Unmet medical need
Egetis develops novel therapies for life-threatening diseases
Paracetamol is the most widely used drug in the world for treating pain and is available as both a prescription drug and over the counter. Meanwhile, paracetamol poisoning is one of the most common forms of poisoning due to intentional or accidental drug overdoses. Intentional paracetamol overdose is one of the most popular methods of attempted suicide among young people aged 10-19, where girls dominate.
Paracetamol poisoning is complicated by the fact that paracetamol is generally considered the gentlest of analgesic drugs and determining whether a paracetamol overdose is accidental may initially be difficult because the difference between a safe and toxic dose is minimal. The symptoms may also be fairly diffuse or non-existent during the first 24 hours after ingestion. Paracetamol overdose can lead to acute liver failure, which may result in the need for a liver transplant and, ultimately, death.
Paracetamol overdose is a major problem worldwide. In Sweden, the number of paracetamol poisoning-related questions received by the Poisons Information Center has increased threefold since 2000. In the UK, paracetamol overdoses account for 100,000 emergency department visits, 50,000 hospital admissions, and cause some 6,000 cases of acute liver failure and 150 deaths annually.
MCT8 is an important transporter protein for the correct trafficking of thyroid hormone. Thyroid hormone was long believed to be able to enter into cells without the need for specific transporters, and it was only in 2000 that MCT8 was described as the first thyroid hormone specific transporter. Since then, several additional transporters have been described, with various distribution across tissues and organs. Importantly, certain key cells in the central nervous system, including the cells forming the blood-brain barrier, are solely dependent on MCT8 for transport of thyroid hormone. Consequently, without a functioning MCT8 protein, circulating thyroid hormone will not be able to pass into the central nervous system.
MCT8 is encoded by the SLC16A2 gene, located on the X-chromosome. Loss of function mutations in this gene is the underlying cause behind MCT8 deficiency. Since females have two X-chromosomes, a mutation in the gene on one of the chromosomes will be compensated by a functioning gene on the other. Consequently, even if there have been a few reports of symptomatic female carriers, the condition will typically affect only males.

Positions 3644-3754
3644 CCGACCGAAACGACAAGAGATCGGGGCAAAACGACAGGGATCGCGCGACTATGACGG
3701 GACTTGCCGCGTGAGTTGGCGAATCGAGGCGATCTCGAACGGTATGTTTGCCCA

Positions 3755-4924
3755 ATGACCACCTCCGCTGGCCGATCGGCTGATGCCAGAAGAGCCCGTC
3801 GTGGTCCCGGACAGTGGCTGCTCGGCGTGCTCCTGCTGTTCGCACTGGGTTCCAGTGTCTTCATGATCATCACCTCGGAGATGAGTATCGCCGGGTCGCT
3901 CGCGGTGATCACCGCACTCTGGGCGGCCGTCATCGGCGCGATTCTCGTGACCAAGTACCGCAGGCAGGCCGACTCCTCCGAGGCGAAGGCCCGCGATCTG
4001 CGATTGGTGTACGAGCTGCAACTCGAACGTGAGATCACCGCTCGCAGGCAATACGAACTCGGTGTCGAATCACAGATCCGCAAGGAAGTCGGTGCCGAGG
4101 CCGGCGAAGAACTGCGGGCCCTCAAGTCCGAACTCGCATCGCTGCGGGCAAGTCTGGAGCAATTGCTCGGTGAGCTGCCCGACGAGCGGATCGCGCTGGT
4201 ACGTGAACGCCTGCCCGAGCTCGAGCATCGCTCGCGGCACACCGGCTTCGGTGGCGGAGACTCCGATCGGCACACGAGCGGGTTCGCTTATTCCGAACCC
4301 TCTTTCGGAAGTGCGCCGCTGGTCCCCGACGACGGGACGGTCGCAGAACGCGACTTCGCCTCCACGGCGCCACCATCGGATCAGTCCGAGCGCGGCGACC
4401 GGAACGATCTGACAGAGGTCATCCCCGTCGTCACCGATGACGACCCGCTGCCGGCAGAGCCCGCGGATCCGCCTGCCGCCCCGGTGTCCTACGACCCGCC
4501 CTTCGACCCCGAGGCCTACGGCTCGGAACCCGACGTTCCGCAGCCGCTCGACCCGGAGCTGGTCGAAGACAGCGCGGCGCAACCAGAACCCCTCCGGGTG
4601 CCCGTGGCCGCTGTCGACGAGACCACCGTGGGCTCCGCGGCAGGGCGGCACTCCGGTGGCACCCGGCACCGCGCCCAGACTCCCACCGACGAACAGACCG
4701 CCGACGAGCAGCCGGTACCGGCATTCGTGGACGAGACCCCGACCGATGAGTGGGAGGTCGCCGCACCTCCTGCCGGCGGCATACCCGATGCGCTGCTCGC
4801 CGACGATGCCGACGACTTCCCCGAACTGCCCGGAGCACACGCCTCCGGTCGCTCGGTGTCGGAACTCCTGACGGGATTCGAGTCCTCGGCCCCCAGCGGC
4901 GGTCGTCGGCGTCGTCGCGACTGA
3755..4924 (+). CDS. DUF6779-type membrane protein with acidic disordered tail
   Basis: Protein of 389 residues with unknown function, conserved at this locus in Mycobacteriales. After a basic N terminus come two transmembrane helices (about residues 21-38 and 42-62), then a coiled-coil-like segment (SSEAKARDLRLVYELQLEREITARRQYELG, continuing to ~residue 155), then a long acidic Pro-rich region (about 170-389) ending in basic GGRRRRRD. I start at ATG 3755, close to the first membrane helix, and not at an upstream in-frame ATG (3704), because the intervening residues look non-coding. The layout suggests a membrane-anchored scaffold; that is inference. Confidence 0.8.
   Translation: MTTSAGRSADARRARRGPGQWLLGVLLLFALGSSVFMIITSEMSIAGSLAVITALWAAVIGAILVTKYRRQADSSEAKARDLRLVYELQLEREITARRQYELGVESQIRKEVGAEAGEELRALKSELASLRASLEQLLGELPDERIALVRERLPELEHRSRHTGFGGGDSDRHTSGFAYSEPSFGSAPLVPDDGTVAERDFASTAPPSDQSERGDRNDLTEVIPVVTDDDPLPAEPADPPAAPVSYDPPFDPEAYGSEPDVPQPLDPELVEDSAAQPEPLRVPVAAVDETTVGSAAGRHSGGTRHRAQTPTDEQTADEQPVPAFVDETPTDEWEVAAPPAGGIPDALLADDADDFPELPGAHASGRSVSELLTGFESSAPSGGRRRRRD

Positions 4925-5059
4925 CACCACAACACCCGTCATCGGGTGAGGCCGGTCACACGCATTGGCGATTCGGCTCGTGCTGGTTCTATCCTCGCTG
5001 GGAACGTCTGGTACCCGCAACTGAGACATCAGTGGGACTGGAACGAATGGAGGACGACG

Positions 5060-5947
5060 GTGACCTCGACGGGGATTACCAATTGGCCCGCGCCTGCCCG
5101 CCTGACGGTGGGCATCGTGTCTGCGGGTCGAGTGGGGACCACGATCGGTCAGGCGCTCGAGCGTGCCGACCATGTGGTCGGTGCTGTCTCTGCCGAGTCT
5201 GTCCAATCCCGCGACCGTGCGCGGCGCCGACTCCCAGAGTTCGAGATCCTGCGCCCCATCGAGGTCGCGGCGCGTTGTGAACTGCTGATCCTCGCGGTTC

MCT8 deficiency was one of the first syndromes of X-linked mental retardation described. Already in the 1940-ies Allan, Herndon and Dudley described a couple of families with severe mental retardation and characteristic symptoms among its male members, which came to be known as the Allan-Herndon-Dudley Syndrome. However, it was only in 2004, following discovery of the MCT8 transporter, that the link was made to the underlying genetic deficiency.
Without a functioning MCT8 transporter, thyroid hormone will not be able to pass across the blood-brain-barrier and into the cells of the central nervous system, resulting in symptoms of thyroid underactivity. It is well known that thyroid hormone is critical for the normal development of the human brain. Without adequate thyroid hormone signalling, important neurodevelopmental processes such as myelination, which is known to take place only after birth, will be disrupted. In paradox, since the central sensors of the HPT axis will not detect adequate levels of thyroid hormone, it will signal to the thyroid gland to increase production and release more hormone. This will result in too much circulating thyroid hormone in the blood, causing symptoms of thyroid overactivity outside of the central nervous system. Consequently, MCT8 deficiency will lead to a unique combination of a central hypothyroidism combined with a peripheral hyperthyroidism.
Patients with MCT8 deficiency will appear normal at birth, with normal length, weight and head circumference. Symptoms will start to appear during the first months of life, with marked psychomotor development delay, hypotonia, tachycardia and progressive wasting. Over time, the neurocognitive impairment becomes dominant with severe intellectual disability and most patients will never develop the ability to sit independently and will not reach autonomy.
Chemotherapy for colorectal cancer and side effects of chemotherapy
Colorectal cancer is the third most common cause of cancer death in the Western world. Every year, more than 450,000 people are diagnosed with the disease.
One of the first-line options for colorectal cancer is a combination of chemotherapy drugs known as FOLFOX (FOLinic acid, 5-Fluorouracil (5-FU) and Oxaliplatin). While FOLFOX provides better treatment outcomes than older treatments, the severity of the side effects are a major problem. Because of these side effects, the planned dose of chemotherapy cannot be achieved. As a result, less than half of all patients receive their prescribed dose. There is therefore a major unmet medical need to reduce the side effects of FOLFOX.
Chemotherapy induced peripheral neuropathy (CIPN)
Chemotherapy is an effective treatment for cancer, but the side effects of the treatment are often severe. A common and serious side effect is nerve damage (neuropathy), which affects nearly all patients with long-lasting symptoms of tingling in the hands and feet, loss of balance and increased sensitivity to touch.
Drugs to reduce the side effects
There are supportive drugs today that can prevent some of the side effects of chemotherapy, such as nausea. There are also drugs that can stimulate the production of various blood cells, thereby reducing the time that patients suffer from severe anemia – a very common side effect. However, there is still no supportive drug for the prevention of severe nerve damage (CIPN).